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The AAPG/Datapages Combined Publications Database

Indonesian Petroleum Association


Proceedings of an International Conference on Petroleum Systems of SE Asia and Australasia, 1997
Pages 319-333

Tectonic Setting and Hydrocarbon Occurrence in the Central Myanmar Tertiary Belt

Maung Nyunt, Sann Lwin


The Onshore Central Myanmar Tertiary Basin (CMTB) is an arcuate physiographic and tectonic depression, about 1300 km long and 200 km wide. According to seismic evidence it originated in the Eocene as an array of pull - apart rift segments along the oceanic/cratonic transform zone between the Indian and Southeast Asian lithospheric plates. From the late Eocene to the present, this basin has been influenced by oblique subduction of Indian oceanic crust beneath the Southeast Asian Craton and by dextral slip along an intra cratonic transform fault (Sagaing Fault) that parallels the eastern margin of the basin.

This Tertiary basin is divided into tectonic segments (sub-basins), in which the Cenozoic terrigenous clastic fill is as thick as 10 km. A line of Cenozoic volcanics in the axis of the Central Basin marks the approximate suture between the cratonic eastern substrate and subducting oceanic western substrate. Therefore the Central Basin is interpreted as a forearc-backarc basin pair divided by the Mount Popa Cenozoic volcanics.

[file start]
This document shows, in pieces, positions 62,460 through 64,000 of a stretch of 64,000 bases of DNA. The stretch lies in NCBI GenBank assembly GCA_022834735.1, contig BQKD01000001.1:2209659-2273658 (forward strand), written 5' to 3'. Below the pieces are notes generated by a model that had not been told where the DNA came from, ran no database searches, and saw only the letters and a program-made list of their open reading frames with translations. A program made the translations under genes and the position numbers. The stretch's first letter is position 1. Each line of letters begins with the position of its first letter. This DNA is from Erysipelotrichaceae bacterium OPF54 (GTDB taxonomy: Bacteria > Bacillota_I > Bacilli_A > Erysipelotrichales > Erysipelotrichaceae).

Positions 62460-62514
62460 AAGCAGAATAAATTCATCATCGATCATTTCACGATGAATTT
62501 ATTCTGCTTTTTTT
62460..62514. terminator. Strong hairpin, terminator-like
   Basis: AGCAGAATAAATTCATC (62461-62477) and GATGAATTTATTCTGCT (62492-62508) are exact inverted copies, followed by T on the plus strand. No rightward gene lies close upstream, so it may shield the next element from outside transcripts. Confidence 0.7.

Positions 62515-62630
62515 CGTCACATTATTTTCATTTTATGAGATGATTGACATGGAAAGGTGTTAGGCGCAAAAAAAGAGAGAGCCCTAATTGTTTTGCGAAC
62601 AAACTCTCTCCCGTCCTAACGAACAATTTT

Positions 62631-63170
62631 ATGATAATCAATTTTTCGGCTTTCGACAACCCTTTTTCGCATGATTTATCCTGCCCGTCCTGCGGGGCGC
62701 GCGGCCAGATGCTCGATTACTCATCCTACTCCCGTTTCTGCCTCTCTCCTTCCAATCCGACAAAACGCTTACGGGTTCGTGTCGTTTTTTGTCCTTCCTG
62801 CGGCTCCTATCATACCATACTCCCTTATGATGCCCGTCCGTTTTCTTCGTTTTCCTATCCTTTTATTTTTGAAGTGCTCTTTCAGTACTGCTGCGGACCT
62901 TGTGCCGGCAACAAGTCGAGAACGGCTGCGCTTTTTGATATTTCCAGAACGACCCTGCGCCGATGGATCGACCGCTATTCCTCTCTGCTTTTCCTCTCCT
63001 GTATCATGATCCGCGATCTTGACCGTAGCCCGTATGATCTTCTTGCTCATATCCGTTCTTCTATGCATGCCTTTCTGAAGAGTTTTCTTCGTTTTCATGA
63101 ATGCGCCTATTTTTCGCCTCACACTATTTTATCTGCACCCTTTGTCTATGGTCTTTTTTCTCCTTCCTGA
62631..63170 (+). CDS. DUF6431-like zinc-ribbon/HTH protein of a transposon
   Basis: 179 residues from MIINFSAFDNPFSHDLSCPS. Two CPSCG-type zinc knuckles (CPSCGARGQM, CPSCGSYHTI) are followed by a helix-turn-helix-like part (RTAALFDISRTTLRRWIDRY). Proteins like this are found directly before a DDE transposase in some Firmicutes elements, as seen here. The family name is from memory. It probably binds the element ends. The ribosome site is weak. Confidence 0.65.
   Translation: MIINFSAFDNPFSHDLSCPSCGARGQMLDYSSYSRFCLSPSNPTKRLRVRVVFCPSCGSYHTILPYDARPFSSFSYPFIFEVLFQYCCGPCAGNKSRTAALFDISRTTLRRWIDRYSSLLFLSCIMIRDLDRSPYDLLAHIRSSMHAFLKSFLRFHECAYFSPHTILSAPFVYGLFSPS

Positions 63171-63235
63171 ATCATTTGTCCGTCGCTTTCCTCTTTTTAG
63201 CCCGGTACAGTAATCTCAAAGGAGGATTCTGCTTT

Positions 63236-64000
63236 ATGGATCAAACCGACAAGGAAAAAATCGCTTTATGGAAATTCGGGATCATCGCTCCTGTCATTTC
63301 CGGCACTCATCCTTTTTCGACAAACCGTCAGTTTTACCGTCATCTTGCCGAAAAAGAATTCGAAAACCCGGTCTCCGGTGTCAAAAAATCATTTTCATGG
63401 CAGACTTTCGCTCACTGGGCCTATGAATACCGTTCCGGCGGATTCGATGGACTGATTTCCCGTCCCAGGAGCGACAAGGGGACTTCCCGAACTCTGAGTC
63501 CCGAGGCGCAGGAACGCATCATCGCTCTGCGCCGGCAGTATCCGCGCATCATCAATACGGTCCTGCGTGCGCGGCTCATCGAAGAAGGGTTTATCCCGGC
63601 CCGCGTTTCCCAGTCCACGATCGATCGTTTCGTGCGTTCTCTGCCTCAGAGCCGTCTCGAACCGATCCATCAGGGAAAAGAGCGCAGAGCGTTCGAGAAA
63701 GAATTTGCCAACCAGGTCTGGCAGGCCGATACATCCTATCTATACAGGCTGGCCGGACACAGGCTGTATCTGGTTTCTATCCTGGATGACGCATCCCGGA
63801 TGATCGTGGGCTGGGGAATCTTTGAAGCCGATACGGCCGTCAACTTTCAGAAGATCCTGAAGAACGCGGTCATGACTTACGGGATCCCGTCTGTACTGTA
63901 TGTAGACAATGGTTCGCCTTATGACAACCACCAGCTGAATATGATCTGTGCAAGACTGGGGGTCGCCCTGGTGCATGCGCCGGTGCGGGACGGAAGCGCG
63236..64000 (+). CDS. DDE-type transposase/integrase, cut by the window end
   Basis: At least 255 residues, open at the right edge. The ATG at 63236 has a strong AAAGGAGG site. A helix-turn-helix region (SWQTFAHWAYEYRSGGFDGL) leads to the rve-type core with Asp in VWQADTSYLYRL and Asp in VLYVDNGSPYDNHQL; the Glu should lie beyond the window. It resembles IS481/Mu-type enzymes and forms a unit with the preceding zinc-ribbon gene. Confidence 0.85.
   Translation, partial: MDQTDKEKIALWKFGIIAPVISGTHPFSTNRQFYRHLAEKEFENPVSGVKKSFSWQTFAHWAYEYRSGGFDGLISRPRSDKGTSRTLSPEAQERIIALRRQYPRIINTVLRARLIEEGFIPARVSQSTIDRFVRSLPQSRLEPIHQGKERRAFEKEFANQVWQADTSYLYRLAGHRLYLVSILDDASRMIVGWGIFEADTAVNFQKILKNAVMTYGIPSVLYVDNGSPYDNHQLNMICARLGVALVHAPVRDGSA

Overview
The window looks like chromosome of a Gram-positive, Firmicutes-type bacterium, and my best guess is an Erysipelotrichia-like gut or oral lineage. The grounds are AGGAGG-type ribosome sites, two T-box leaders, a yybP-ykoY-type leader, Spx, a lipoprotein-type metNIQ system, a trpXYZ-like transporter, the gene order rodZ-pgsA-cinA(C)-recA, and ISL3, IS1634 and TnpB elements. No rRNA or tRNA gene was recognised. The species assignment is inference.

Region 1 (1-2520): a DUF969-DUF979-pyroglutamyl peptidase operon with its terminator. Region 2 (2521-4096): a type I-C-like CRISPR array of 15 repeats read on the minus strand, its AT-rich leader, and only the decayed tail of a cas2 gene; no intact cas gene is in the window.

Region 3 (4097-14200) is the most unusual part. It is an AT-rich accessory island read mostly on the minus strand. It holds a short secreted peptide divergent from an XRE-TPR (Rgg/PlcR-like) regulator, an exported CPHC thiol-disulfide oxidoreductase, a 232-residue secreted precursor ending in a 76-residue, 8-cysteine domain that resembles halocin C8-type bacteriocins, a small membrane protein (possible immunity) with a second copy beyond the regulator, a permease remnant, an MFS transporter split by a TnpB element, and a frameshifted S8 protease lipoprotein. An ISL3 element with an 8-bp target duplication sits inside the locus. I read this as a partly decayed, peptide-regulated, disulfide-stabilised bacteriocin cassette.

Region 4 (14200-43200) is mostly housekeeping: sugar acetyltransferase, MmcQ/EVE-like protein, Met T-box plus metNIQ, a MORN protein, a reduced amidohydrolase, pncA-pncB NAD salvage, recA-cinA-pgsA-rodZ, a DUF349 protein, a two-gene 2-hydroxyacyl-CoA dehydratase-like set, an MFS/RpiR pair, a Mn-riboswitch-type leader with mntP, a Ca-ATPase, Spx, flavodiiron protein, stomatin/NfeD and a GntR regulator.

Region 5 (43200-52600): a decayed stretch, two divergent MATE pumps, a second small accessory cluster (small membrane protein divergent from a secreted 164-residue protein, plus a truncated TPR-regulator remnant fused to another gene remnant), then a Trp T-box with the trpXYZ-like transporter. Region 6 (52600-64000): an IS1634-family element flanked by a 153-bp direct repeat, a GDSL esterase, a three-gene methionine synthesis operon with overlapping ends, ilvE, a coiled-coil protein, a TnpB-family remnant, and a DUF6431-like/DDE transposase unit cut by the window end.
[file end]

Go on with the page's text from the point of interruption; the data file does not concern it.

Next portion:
Most of the major oil and gas fields are located within the CMTB. The proven reservoirs comprise clastic Oligo-Miocene and lesser Eocene sandstones. Geochemical data indicates the presence of Type II/III kerogens in the Tertiary sequences. The consistent presence of oleanane in many of the oils indicates land plant derived Tertiary source. The majority of oil and gas entrapment is associated with compressive-thrust related anticlines. Present day oil and gas production comes mainly from Oligo-Miocene sandstones.

Gas condensate reservoirs occur throughout the Central Myanmar Basin. All analyzed so far represent fractionated rather than cracked oil. This suggests deeper untested oil potential exists in the region. Eocene reservoirs, proved to be productive in the northern part of the basin, remain to be tested in other parts.

Recent Signing of Performance Compensation and Improved Petroleum Recovery Contracts for some major oilfields and PSC contracts for RSF Blocks by foreign oil companies will encourage further exploration and development efforts for oil and gas in the Central Myanmar Basin.

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